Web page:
Wednesday, August 28, 2013

Jeff White & Michael Orwick: Masters of Light, The Gallery at the Watershed



Jeff White & Michael Orwick: Masters of Light, The Gallery at the Watershed

“Masters of Light,” featuring landscape painters Michael Orwick and Jeff White, is the latest show at Eugene’s Gallery at the Watershed. While these talented artists more than merit solo exhibitions, it truly does seem as though their paintings belongs together. Beyond the very general, their work isn’t overly similar, and yet it’s exceedingly complementary. As the show’s title suggests, the depiction light and its myriad effects is central to the work of both artists, but Orwick and White have taken their mastery into realms much more complex, far less tangible, than simple light and shadow.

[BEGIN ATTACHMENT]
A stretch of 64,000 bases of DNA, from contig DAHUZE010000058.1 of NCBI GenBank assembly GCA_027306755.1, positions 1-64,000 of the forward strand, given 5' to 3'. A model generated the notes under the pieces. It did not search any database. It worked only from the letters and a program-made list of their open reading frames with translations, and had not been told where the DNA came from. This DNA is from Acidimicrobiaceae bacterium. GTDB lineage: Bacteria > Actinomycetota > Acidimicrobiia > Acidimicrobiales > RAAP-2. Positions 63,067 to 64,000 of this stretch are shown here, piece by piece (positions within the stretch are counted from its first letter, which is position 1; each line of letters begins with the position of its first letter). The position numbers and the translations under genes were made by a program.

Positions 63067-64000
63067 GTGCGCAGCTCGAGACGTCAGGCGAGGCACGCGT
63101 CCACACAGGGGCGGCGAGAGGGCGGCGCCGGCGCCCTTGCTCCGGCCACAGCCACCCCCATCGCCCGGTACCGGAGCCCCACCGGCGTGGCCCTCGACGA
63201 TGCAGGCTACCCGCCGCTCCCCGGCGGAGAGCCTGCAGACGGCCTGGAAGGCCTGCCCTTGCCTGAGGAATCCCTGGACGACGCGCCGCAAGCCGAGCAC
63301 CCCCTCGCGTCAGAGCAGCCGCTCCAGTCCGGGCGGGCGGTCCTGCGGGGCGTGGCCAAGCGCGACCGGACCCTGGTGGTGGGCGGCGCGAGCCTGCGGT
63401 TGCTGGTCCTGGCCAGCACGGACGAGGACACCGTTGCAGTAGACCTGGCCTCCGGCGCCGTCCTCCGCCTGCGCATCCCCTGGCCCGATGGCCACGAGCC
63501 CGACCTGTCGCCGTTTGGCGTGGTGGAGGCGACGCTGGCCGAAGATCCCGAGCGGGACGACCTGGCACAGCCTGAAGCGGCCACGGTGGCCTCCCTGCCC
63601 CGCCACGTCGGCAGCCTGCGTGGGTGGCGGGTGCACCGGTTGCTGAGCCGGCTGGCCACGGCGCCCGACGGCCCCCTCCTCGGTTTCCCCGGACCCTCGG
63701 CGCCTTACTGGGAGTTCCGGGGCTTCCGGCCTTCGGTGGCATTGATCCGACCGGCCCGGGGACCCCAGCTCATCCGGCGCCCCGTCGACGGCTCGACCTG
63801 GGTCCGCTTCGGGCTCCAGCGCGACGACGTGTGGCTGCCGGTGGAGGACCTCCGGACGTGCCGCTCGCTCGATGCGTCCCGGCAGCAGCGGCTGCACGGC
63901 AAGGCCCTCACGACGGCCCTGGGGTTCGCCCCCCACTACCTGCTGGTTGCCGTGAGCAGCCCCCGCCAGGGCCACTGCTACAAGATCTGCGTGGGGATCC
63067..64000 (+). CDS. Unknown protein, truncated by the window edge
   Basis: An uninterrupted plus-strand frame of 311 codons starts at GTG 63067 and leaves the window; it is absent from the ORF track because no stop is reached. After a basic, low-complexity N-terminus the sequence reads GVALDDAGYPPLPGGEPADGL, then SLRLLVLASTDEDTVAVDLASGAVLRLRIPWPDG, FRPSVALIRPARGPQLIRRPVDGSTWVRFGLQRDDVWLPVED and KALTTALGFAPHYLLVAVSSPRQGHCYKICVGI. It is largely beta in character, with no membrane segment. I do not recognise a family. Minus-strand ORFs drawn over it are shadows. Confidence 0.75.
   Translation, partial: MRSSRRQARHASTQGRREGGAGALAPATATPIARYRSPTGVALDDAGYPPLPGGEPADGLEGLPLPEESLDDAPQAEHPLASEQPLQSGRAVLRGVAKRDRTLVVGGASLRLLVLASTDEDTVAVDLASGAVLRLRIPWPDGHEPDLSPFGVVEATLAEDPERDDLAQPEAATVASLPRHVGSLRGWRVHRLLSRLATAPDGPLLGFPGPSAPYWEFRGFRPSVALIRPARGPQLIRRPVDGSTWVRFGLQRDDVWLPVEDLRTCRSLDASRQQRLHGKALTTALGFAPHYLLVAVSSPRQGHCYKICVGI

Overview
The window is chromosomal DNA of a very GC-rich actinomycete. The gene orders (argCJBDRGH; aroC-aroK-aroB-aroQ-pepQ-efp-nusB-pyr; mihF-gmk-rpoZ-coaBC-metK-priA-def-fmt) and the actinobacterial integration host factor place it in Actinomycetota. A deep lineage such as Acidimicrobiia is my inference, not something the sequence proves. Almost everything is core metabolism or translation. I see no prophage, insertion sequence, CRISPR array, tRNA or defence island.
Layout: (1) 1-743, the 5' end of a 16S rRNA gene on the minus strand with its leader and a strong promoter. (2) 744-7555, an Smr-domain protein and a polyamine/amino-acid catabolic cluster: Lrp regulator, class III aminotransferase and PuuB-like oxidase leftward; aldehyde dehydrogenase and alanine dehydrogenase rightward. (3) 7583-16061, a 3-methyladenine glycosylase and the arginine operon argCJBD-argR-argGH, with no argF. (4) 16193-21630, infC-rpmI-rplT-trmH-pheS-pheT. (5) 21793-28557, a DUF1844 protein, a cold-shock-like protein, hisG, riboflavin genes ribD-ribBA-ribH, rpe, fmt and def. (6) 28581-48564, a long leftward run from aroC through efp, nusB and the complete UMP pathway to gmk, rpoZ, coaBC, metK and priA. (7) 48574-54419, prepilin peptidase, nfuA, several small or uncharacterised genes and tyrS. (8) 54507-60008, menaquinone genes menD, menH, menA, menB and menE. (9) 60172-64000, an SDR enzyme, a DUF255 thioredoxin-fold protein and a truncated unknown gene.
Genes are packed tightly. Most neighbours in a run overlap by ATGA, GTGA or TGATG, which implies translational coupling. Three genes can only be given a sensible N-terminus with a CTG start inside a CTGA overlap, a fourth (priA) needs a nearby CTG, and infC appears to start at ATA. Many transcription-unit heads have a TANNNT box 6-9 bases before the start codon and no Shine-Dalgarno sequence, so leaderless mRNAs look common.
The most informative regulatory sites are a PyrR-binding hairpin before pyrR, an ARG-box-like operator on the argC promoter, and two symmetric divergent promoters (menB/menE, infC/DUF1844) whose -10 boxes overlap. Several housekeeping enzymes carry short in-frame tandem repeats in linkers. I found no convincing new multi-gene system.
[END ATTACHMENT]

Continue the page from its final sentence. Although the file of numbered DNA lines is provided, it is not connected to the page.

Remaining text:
Just why these artists fit so well together is not so easy to pin down. Maybe it’s the way they utilize negative space, drawing the eye through a painting while simultaneously engaging the edges of the canvas, never for a second allowing us to forget what might lie beyond -- as in White’s “Enchanted Moments,” where sky and water heighten the layered effect of clouds and mountains, asking us to keep looking up, up, up... Or in Orwick’s “Get Low,” where the moon seems to be pulling the sky down into the otherwise crowded tree line. Or is it the way each, in his own distinct manner, occasionally leaves ever-so-subtle traces of the uncanny, from the other-worldy red glow of Orwick’s “Crimson Clover” to the awesome figure who seems to be emerging from the clouds in White’s “Talisman at the Gates”?